Benefits:

Using the above mechanisms, needling can assist in treating ailments by:

-       Waking up inactive muscles

  • This can help stimulate muscle recovery, activation and strength

-       Releasing tight muscles or trigger points (Loosen you off)

-       Reducing pain

-       Improving healing (via improved circulation)

-       Changing movement patterns and biomechanics

  • This can help reshape your posture and help you move in a healthier way. We often use it to improve postural scoliosis (also known as non-structural or functional scoliosis).

 

What will I feel during and after needling?

            As the needle is inserted you will feel a mild prick. Depending on the area being needled you may then feel a twitch or grab of the muscle followed by a deep dull ache around the needle site. This ache usually subsides very quickly within minutes, but on some occasions it can last from up to 24-48 hours. This ache is usually easily distinguishable from your usual symptoms, and is a natural part of the process in causing change in the muscles. Sometimes you may feel very little at all.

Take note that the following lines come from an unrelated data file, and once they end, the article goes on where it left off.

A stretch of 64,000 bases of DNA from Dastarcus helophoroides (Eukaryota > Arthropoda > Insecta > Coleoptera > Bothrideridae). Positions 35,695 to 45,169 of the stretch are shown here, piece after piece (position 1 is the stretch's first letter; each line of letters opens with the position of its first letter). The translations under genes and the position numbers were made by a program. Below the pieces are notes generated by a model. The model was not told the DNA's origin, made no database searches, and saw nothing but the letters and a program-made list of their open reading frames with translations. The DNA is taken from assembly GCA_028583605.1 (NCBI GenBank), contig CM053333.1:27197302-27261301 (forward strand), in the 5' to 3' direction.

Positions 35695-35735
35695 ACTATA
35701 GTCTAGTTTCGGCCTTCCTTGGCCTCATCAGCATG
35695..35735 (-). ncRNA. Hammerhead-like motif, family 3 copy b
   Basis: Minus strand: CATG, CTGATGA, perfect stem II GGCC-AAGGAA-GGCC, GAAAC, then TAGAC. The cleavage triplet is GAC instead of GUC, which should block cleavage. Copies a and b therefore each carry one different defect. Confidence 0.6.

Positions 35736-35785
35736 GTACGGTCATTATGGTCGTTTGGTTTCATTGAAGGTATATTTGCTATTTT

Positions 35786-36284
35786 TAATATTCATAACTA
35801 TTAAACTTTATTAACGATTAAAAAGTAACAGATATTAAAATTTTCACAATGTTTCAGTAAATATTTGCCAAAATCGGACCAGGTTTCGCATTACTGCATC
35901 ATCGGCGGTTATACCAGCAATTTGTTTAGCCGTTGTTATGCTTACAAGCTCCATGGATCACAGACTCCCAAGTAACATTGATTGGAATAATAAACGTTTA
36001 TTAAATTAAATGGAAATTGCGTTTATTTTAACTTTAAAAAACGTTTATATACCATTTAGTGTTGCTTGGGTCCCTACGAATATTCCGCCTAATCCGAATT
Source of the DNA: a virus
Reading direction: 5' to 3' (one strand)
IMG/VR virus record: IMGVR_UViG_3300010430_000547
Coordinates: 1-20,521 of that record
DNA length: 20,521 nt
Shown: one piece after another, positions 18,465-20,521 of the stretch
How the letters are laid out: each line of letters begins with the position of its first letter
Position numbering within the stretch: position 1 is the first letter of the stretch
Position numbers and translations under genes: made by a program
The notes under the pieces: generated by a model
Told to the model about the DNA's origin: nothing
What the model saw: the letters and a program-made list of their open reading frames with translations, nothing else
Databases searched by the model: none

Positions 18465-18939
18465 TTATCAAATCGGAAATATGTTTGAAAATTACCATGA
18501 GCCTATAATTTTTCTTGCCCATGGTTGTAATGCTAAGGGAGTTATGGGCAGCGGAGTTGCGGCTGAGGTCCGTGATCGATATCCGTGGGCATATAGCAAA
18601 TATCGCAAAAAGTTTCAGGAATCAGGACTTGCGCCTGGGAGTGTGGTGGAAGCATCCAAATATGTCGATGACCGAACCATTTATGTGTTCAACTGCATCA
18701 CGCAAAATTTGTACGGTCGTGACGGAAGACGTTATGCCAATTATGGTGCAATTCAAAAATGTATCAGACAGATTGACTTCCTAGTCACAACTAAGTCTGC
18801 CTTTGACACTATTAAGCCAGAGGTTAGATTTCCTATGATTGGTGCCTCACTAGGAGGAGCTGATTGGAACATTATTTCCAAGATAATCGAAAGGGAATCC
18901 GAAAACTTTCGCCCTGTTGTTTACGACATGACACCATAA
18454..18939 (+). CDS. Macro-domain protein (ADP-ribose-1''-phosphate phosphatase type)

In most cases you will also notice an immediate change in your symptoms whether it is increased range of movement, improved alignment or decreased pain. Others have noted to have a very restful, good night sleep!

Some examples of common conditions we treat with needling.

  • ·      Lower back pain 
  • ·      Knee pain & injury 
  • ·      Osteoarthritis (Knees, Hips, Backs, Shoulders)
  • ·      Shoulder pain and rotator cuff dysfunction
  • ·      Tendonitis (Achilles, Patella, Tennis elbow and others)
  • ·      Ligament strains
  • ·      Headaches
  • ·      Neck Pain and neck and shoulder tightness